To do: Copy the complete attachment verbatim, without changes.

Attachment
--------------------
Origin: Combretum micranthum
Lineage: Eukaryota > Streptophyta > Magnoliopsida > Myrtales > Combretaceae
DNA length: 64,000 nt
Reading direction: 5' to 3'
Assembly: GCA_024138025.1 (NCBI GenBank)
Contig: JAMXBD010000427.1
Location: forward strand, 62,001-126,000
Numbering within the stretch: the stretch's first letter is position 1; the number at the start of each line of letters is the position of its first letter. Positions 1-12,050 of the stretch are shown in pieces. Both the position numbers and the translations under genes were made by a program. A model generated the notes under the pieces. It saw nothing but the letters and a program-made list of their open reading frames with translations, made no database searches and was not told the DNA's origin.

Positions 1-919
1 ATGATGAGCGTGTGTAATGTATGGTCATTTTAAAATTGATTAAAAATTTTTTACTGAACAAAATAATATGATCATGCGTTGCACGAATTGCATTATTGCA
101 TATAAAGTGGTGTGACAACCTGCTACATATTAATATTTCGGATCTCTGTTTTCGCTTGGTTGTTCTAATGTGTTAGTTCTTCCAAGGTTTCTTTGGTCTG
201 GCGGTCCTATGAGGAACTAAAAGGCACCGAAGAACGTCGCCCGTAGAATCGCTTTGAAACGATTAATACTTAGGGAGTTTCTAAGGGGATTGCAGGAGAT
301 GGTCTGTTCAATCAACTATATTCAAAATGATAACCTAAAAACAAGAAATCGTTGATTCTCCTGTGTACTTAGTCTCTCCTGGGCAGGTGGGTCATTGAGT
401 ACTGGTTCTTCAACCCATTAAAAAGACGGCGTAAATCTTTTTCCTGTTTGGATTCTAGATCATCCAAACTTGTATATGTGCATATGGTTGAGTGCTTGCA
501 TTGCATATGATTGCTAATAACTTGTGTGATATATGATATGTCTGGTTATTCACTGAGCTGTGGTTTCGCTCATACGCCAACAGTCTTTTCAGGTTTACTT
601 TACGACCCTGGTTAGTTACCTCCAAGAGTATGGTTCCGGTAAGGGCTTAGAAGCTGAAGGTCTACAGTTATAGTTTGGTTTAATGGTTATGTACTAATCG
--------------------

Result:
Origin: Combretum micranthum
Lineage: Eukaryota > Streptophyta > Magnoliopsida > Myrtales > Combretaceae
DNA length: 64,000 nt
Reading direction: 5' to 3'
Assembly: GCA_024138025.1 (NCBI GenBank)
Contig: JAMXBD010000427.1
Location: forward strand, 62,001-126,000
Numbering within the stretch: the stretch's first letter is position 1; the number at the start of each line of letters is the position of its first letter. Positions 1-12,050 of the stretch are shown in pieces. Both the position numbers and the translations under genes were made by a program. A model generated the notes under the pieces. It saw nothing but the letters and a program-made list of their open reading frames with translations, made no database searches and was not told the DNA's origin.

Positions 1-919
1 ATGATGAGCGTGTGTAATGTATGGTCATTTTAAAATTGATTAAAAATTTTTTACTGAACAAAATAATATGATCATGCGTTGCACGAATTGCATTATTGCA
101 TATAAAGTGGTGTGACAACCTGCTACATATTAATATTTCGGATCTCTGTTTTCGCTTGGTTGTTCTAATGTGTTAGTTCTTCCAAGGTTTCTTTGGTCTG
201 GCGGTCCTATGAGGAACTAAAAGGCACCGAAGAACGTCGCCCGTAGAATCGCTTTGAAACGATTAATACTTAGGGAGTTTCTAAGGGGATTGCAGGAGAT
301 GGTCTGTTCAATCAACTATATTCAAAATGATAACCTAAAAACAAGAAATCGTTGATTCTCCTGTGTACTTAGTCTCTCCTGGGCAGGTGGGTCATTGAGT
401 ACTGGTTCTTCAACCCATTAAAAAGACGGCGTAAATCTTTTTCCTGTTTGGATTCTAGATCATCCAAACTTGTATATGTGCATATGGTTGAGTGCTTGCA
501 TTGCATATGATTGCTAATAACTTGTGTGATATATGATATGTCTGGTTATTCACTGAGCTGTGGTTTCGCTCATACGCCAACAGTCTTTTCAGGTTTACTT
601 TACGACCCTGGTTAGTTACCTCCAAGAGTATGGTTCCGGTAAGGGCTTAGAAGCTGAAGGTCTACAGTTATAGTTTGGTTTAATGGTTATGTACTAATCG